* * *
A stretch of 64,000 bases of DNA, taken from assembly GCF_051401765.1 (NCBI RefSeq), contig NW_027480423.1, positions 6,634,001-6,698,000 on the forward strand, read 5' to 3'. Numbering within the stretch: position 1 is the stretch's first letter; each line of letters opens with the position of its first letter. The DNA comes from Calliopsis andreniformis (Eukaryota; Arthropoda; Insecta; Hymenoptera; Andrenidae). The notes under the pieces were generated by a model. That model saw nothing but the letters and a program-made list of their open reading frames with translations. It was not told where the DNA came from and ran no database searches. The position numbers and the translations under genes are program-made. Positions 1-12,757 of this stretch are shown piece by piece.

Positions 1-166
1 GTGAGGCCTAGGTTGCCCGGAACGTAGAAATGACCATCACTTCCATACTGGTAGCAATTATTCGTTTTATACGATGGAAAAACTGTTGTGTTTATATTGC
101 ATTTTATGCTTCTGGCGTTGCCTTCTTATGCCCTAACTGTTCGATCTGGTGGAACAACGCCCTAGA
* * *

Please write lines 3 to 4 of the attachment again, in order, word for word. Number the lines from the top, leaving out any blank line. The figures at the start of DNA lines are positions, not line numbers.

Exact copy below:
1 GTGAGGCCTAGGTTGCCCGGAACGTAGAAATGACCATCACTTCCATACTGGTAGCAATTATTCGTTTTATACGATGGAAAAACTGTTGTGTTTATATTGC
101 ATTTTATGCTTCTGGCGTTGCCTTCTTATGCCCTAACTGTTCGATCTGGTGGAACAACGCCCTAGA